The opening of the complex in late 1932 marked the beginning of the Texas prison system’s evolution beyond the days of plantations and primitive camps. Seven years later, the two holdover wooden camps were replaced by a Greek Revival-style building eventually nicknamed “Two Camp.” Soon Central became known as the showplace of the entire state system. One journalist compared the new complex with its employee cottages to a college campus. Another described it as “near to being a model prison as anything Texas has been able to develop.”
My grandfather arrived at what was still known as Imperial in 1926, having already worked for five years at one or another of the nine penitentiaries that then lined Oyster Creek and the Brazos River south and west of Houston. While many of his generation came to prison work out of necessity, with the man I called Popo it was a matter of temperament. He thrived on adventure, and by that time had done assorted stints with the Bureau of Alcohol, Tobacco and Firearms and an Alabama lumber company for which he tracked down moonshiners. His full name was Gurnade Mason Shanks, but most folks at Central knew him as Boss Shanks, the form of address used for most prison personnel except the warden and the assistant warden, who went by “Big Captain” and “Little Captain.” He worked mostly in agricultural capacities, overseeing the warden’s yard squad, practicing veterinary medicine (though he had no training), and finally supervising the cotton gin.
He and my grandmother lived midway between Two Camp and the New Unit in a big white house that came with the job. It sat amid fields, next door to the prison post office and across the road from the warden’s more impressive two-story colonial. For the first 11 years of my life this was where I spent many summer vacations, just as my two older sisters and cousin Florence had. It never struck me as odd that my grandparents lived on a prison farm, or that my parents would send me there for visits. Nor did it bother me that the stories told at the supper table involved guards shooting at escapees under Mama and Popo’s house, or a convict being shot dead after taking a slice out of the Little Captain’s stomach.
It was then, and would be for a long time, a little like being out on the frontier. Mama cooked on a cast-iron stove; the only refrigeration was an icebox on the back porch. Like most folks at the prison, Popo got around on a horse delivered to his back door each morning by a trusty. Flatbed wagons were a common sight. Until the late 1940s, the land was farmed by men and mules, and it was said by some that the mules were treated better than the convicts, because the state had paid money for the mules.
Most mornings I would awaken to the grunts and hollers of convicts working cotton or beans. The fields would be full of them-some in prison whites, others in bad-men stripes-with guards on horseback scattered among them, rifles at the ready. The convicts sometimes traveled two or three miles to and from the fields, doing what they called “the turnrow walk.” They and the guards worked “from can see to can’t see” with only a rare day off.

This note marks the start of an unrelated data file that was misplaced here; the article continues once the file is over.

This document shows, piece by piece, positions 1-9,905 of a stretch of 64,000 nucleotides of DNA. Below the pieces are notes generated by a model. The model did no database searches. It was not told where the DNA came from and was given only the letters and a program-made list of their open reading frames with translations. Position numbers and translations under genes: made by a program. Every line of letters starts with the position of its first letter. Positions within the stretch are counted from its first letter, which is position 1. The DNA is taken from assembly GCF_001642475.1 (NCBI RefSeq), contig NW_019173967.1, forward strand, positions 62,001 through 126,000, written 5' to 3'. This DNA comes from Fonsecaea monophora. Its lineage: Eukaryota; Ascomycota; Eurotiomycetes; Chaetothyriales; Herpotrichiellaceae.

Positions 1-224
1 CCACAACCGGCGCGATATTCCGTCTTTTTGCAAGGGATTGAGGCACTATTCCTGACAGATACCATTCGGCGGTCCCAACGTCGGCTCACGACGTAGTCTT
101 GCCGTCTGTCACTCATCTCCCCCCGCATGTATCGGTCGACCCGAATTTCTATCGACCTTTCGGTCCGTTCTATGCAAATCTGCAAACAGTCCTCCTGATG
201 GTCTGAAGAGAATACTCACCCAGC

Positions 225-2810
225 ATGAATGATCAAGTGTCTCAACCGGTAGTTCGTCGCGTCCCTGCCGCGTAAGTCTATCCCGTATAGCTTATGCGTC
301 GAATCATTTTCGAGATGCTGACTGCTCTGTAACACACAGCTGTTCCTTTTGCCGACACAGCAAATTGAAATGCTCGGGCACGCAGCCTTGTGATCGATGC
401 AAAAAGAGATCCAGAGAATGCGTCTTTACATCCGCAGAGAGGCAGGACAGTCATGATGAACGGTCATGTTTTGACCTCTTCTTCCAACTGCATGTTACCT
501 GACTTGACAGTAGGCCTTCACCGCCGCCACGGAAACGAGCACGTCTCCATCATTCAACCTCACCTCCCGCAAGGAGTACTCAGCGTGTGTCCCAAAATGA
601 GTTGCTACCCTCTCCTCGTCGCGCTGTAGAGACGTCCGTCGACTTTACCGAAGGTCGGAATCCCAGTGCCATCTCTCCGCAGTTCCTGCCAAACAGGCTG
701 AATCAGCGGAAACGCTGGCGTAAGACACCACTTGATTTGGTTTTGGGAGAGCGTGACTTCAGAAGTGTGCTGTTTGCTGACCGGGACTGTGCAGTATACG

Sometimes my grandfather would lift me onto his horse and we would ride to Two Camp for lunch in the Officers Dining Room. A convict would pass plates of steaming food through a barred window that separated the eating area from the kitchen, and in those moments I could glimpse the men sweating over steaming pots, a sought-after job in a world where the alternative was a procession of 16-hour days working the fields. The guards would make a fuss over Boss Shanks’ little granddaughter, and I would come away thrilled with the nickel or two the men would give me, never suspecting that they, or even my grandfather, might harbor a darker side.
At least three convicts were buried in the old Imperial Cemetery during the years I visited Central, though I don’t recall knowing about them, or that a cemetery even existed. It was first brought to my attention during a 1996 visit by an employee who was compiling the prison’s history. Following advice from the Texas Historical Commission, the employee and a crew of convicts were restoring the tombstones and erecting a 12-foot cross. The employee’s interest had been triggered by an inquiry from someone trying to confirm a family story about a relative who, along with another convict, was said to have been struck by lightning while working in the fields. When the employee checked the cemetery, he found that the relative and a second convict had indeed both died on August 5, 1922. Huntsville records confirmed they had been killed by lightning.
Thirty-three convicts were buried in the cemetery between 1912 and 1944, and their deaths bear witness to harsh conditions and rough treatment. At least six died while attempting to escape, most drowning in the nearby Brazos River. Richard Coleman, age 20, was shot standing outside the prison cannery after he refused to drop a piece of pipe. Jesse Davis was clubbed to death by another convict over a roll of dimes. His killer was electrocuted by the state a year and a half later. Will Steward, serving three years for burglary, succumbed to “acute indigestion.”